It is generally said about Kubrick that all his films deal with such diverse subjects that it is hard to believe that it is made by the same person. In this essay I would try to formulate my synthesis of his films with emphasis on his philosophy, architecture, sound, music and use of colors.
The initial part deals with the philosophy and the latter part takes about his crafts and technicalities that enabled him to realize the above philosophies and create masterpieces.
The Philosophy behind Stanley Kubrick’s work:
1) The emotions and the unconscious: He once said that a Beatles song is enjoyed alike by a Harvard Graduate and a truck driver even when they hugely differ in their intellect. One the reasons his movies (some made around 50 years ago for American audience) still continue to strike a chord with 20 year old audience today is his understanding of the faculties of human emotions and the unconscious. Kubrick constructed his mise-en-scenes such that they produced immediate emotional response but at the same time had unconscious bearing that would be revealed on further contemplation. The scenes had very thoughtful and crafty layering and hence most of his movies stood apart. His movies were quite like the process of individuation proposed by Carl Jung where a bridge was made between the realities of conscious mind and the desires of unconscious mind. He chose stories were the characters were confronted with their unconscious desires coming true. At the same time he ensured that a conscious autonomy of the scenes were maintained (I found the end of 2001 A Space Odyssey the only place where was lost for some of the audience who refused to slip into the unconscious world that Kubrick constructed). Amongst popular Indian filmmakers and film industries there is always a divided opinion about the purpose of cinema. Some says it is a medium that provides escapism where one can forget the daily life and enjoy while others say that cinema should mirror the society to awaken them. Kubrick does both because he has a way of absorbing you into a fictitious world and still provide insights that are universal and relevant to the society. He has sometimes used unrealistic – past or future or fictitious settings to convey universal emotions that are very relevant to day to day life. It is remarkable how he has used surrealism (unseen places in physicality) to convey something extremely real.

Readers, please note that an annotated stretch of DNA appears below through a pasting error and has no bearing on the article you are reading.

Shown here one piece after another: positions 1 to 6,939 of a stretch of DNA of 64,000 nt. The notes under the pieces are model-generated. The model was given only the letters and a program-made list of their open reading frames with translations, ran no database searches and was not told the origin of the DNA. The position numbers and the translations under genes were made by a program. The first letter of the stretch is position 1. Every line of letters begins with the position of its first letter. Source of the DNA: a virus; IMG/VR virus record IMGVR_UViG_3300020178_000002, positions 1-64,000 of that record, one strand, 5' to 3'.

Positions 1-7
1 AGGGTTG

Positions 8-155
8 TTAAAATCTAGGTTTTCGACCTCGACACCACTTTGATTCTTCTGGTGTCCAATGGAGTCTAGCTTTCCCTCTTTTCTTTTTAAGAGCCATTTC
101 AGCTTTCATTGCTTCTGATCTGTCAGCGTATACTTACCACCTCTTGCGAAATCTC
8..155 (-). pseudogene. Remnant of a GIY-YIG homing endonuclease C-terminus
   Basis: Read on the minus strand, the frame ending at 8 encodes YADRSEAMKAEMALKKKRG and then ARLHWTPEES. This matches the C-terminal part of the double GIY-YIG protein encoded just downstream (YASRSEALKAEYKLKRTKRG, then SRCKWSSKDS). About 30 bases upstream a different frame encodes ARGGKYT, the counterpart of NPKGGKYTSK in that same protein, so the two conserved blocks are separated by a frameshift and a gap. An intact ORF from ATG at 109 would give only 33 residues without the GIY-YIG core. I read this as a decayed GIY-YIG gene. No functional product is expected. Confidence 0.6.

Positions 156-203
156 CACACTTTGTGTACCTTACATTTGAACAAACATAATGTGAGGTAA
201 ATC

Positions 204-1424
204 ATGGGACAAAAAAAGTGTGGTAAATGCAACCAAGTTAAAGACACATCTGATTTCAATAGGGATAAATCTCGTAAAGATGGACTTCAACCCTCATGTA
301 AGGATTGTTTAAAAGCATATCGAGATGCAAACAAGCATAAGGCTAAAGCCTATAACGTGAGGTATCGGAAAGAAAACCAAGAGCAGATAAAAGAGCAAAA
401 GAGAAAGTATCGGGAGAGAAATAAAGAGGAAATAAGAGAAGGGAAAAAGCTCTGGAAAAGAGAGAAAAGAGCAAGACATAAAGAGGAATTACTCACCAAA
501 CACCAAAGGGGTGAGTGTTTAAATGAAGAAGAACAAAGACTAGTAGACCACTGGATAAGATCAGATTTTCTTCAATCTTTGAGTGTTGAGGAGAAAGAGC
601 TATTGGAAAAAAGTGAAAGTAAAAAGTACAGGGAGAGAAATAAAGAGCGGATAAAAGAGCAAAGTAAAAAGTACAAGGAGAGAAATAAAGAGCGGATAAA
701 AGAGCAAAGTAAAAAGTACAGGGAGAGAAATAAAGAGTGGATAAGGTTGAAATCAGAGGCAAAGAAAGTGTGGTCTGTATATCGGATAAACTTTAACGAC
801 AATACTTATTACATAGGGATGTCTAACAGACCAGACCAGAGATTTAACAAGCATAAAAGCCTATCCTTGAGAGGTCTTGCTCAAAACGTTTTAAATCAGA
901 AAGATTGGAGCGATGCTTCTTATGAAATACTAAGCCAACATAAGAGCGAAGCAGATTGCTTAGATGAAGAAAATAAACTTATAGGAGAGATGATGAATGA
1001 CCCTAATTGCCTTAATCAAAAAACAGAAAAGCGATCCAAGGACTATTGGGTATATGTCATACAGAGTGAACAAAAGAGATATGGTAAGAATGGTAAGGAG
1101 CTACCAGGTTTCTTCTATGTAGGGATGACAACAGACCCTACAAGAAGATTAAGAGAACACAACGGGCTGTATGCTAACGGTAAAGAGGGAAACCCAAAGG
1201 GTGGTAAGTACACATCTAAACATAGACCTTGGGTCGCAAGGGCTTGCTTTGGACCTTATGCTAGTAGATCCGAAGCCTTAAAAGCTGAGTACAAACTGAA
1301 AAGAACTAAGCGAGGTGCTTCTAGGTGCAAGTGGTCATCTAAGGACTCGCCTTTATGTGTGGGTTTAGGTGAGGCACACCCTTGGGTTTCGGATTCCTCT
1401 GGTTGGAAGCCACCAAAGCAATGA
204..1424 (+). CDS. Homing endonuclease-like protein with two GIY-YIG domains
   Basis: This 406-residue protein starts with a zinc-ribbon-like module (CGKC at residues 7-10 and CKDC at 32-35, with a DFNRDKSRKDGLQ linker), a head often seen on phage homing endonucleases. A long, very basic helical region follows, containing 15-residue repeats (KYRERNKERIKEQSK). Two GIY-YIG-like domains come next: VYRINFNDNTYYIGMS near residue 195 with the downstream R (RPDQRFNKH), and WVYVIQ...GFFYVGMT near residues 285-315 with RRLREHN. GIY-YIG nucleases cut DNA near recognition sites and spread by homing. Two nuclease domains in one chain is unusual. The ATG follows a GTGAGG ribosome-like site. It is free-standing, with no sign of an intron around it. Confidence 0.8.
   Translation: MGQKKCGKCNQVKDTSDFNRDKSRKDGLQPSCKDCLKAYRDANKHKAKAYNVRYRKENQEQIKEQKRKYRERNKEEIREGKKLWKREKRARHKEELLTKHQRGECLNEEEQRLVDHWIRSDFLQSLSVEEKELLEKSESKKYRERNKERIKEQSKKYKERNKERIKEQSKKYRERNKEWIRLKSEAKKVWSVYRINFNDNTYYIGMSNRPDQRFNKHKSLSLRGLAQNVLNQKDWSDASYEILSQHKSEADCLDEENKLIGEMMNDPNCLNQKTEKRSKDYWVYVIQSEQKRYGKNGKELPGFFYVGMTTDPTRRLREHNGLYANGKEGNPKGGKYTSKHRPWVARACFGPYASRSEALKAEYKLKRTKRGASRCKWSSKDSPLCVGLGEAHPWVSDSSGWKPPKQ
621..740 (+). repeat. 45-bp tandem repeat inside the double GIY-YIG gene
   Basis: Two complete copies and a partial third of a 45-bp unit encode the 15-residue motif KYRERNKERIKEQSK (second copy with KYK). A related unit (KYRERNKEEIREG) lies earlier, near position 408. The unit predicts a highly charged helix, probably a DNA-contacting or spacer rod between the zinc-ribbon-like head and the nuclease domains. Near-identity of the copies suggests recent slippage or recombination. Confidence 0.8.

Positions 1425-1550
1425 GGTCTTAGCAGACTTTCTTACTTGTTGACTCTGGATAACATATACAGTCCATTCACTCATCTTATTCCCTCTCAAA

2) Man is imperfect: And hence all his constructions and inventions are. And this doesn’t limit to computers and machines like HAL (2001 Space Odyssey) but also extend to the constructions of societies and the formation of nations. If it was not so, we would not be suffering from threats of nuclear war and global warming. Wrestling matches, prostitution etc are legalized outlets of the feelings that cannot be totally eliminated in the process of domestication. What exists in the man, exists in the society too. There are invented virtues like non-violence, loyalty, patriotism that makes our societies function so that a man-made institution or concept (for example marriage, nation, society) and is higher than any individual man. I have found Kubrick in many of his movies questioning that. Kubrick tries to bring these marginalized issues in the forefront and brings it at the loggerheads with a completely domesticated society. For me the most outrageous parts Lolita is Humbert who is a civilized English professor (and enjoys the subtleties of any poem and) is in love with the daughter of the woman he has married, contemplates killing the mother. These feelings exist but are never verbalized. Lots of times Kubrick brings to forefront the desires that exist but not allowed to be voiced in the society. There is a power structure that exists in the society and majority of the films confirm to it. It provides validation to our belief system. We see movies even when we know there is a happy ending because we find reassurance in the moral values imparted to us where good happens to good people and bad happens to bad people. Similarly there are exalted concepts like police, soldier, religion, nation and our faith on them has to be constantly reinstated. Kubrick tries to challenge this faith and these concepts.
3) Dichotomy/dual nature of man: So what is a better choice: die trying to fight slavery or live as a slave(Spartacus), stay apparently faithful and mentally stray or stray, (Eyes Wide Shit), fight and kill or advocate for peace (Full Metal Jacket). Man is guided both by instinct and intellect. I feel that instinct deals with an event in isolation while the intellect deals with the context of the milieu one is in. Kubrick places his characters in a situation where they are trying to walk the thin line between the two, sometimes stepping here, sometimes stepping there. He focuses their innate human frailties.